Academic Overview

Academic Work
Each weekday of the Institute, students attend a two-hour morning and two-hour afternoon class with the same professor and same small group (12-15 students). The long lunch break provides ample time for resting, completing assignments, and socializing. Students may request coursework in one of two categories:

  • Creative Writing Workshop 

In creative writing workshops, students read and study collections of fiction, poetry, drama, or      creative non-fiction written by established and well-known authors, and they explore what makes literature a skilled craft. Critical analysis of the texts leads to discussions of writing strategies--point of view, literary device, structure--that students then employ and examine in their own writing through a series of exercises and peer workshops. 

  • College Writing Seminar

In college writing seminars, students read and analyze texts and subjects from a discipline of their choice. Past courses include literature, film studies, history, international studies, political science, and psychology. Professors spend class time discussing the issues raised in the reading and identifying why certain rhetorical strategies work and how students can achieve them in their own writing. This critical inquiry gives students the tools they need to develop their own positions and write analytical essays, which then become part of the class′s collection of texts to discuss.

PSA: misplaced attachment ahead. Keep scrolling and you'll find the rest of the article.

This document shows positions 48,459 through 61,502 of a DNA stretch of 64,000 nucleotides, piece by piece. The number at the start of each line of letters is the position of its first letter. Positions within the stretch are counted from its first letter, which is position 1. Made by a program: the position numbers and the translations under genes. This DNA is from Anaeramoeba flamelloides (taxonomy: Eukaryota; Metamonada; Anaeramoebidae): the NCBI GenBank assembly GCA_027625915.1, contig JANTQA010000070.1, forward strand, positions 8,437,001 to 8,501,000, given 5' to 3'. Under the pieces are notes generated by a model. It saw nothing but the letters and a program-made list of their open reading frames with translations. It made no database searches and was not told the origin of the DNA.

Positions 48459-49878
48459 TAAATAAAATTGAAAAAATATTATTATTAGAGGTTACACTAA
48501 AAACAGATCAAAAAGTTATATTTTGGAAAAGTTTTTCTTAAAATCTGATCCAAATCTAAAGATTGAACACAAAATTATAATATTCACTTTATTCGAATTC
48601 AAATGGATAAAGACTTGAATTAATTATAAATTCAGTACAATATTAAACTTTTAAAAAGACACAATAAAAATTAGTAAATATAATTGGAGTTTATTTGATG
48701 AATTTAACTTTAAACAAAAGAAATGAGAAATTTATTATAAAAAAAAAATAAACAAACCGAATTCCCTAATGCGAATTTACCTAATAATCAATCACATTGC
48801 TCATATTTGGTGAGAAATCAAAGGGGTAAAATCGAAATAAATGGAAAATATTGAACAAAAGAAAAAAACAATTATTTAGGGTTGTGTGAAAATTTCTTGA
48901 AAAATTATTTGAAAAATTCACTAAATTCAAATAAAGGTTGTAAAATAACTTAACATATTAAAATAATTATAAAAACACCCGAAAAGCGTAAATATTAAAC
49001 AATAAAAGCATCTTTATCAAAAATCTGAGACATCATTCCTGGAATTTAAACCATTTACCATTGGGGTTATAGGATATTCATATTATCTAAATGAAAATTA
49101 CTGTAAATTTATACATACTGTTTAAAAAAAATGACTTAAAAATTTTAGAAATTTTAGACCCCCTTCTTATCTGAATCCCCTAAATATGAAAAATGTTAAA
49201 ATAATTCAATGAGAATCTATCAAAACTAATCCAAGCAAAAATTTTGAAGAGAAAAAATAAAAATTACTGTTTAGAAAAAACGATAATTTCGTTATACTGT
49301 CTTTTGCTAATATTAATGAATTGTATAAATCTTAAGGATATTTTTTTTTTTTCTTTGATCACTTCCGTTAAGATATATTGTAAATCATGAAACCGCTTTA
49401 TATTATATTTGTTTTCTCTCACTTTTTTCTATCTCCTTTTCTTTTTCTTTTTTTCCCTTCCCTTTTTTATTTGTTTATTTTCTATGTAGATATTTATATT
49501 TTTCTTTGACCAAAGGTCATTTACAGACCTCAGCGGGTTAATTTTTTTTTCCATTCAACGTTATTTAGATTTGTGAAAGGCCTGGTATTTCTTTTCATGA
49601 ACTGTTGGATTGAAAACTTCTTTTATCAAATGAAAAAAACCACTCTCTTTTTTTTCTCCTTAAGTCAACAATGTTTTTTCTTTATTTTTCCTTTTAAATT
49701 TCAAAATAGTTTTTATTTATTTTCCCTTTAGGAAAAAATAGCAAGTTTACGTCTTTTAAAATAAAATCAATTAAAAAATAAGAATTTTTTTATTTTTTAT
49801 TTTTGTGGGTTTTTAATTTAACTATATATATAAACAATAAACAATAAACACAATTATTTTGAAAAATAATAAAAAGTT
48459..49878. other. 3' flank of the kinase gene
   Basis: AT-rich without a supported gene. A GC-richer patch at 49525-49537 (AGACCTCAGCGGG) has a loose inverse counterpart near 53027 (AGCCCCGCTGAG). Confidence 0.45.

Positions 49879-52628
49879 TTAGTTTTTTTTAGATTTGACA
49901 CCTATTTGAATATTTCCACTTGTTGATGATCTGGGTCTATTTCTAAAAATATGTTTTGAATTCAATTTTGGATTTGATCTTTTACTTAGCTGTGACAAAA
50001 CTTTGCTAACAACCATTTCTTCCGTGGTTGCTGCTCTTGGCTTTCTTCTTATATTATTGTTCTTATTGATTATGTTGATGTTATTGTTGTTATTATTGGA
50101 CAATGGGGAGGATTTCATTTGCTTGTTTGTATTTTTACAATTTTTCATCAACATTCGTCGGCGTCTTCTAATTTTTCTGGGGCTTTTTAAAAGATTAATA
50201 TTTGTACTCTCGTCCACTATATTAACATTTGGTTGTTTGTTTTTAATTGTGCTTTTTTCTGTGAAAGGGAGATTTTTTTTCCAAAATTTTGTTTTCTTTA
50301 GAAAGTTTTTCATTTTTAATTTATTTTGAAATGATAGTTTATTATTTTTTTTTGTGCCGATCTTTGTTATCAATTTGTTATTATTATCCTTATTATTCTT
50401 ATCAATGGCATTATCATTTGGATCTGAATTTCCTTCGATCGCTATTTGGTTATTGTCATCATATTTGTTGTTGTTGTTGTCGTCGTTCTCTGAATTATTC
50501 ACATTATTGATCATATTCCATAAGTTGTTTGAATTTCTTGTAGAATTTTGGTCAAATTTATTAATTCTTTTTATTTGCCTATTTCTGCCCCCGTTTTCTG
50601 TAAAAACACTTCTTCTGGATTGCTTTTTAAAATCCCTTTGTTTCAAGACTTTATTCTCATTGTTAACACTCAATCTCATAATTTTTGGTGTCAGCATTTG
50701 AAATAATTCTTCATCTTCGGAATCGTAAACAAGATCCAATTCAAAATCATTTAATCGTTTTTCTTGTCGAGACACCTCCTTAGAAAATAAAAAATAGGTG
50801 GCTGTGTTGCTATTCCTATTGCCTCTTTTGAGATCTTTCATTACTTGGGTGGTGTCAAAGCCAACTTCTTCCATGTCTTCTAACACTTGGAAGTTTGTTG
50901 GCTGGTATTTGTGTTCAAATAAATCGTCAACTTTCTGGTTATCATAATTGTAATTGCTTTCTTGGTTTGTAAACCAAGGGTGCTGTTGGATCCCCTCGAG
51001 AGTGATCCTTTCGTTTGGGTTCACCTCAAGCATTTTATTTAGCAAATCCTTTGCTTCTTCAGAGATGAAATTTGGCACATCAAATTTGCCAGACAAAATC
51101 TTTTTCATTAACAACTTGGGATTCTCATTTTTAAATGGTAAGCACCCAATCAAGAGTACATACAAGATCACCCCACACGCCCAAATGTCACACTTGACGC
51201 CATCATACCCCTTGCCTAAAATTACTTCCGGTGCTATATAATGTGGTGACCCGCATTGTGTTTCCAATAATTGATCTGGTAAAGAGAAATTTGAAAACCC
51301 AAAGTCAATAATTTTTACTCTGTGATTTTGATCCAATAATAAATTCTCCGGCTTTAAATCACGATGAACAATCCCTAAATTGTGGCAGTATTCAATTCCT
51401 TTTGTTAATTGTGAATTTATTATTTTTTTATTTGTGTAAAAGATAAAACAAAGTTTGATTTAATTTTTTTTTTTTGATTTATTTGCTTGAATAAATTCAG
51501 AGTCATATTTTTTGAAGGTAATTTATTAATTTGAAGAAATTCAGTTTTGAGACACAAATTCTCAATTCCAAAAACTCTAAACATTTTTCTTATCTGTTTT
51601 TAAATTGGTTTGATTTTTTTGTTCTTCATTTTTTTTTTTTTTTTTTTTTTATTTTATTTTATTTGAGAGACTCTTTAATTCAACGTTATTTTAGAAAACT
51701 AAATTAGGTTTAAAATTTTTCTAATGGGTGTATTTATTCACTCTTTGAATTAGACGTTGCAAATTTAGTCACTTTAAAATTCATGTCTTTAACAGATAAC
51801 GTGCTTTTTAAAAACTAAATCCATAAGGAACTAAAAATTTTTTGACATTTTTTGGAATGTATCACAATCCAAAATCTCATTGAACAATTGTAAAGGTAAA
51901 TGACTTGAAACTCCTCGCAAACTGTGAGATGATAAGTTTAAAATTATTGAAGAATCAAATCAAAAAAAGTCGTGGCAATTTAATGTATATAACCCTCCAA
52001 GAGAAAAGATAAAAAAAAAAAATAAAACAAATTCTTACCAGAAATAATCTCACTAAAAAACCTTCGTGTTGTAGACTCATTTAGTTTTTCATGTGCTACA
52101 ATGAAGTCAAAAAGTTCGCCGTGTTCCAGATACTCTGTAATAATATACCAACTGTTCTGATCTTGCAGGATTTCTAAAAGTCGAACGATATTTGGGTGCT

Intellectual Engagement
In addition to traditional coursework, the Institute offers a variety of intellectual activities. In the evenings, students, Rhodes faculty, and guest lecturers participate in an evening lecture and reading series with topics such as "Yesterday and Today: What is your cultural moment?", "Hollyworld: American Movies, Global Cinema, and Cultural Imperialism," "Brain Blunders: Common Errors of Cognition," and "Terrorism and National Security.”

Outside of class and lectures, students engage in study and writing groups with their peers and Rhodes undergraduates, meet independently with their professor, share meals with Institute faculty, explore the library for reading materials, use the computer facilities for writing assignments, and visit the Writing Center, where they can receive individual help from Rhodes undergraduates. Additionally, students may attend the “College Prep” sessions, where admissions officers and faculty share their experience with college admission policies and provide strategies for applying to college.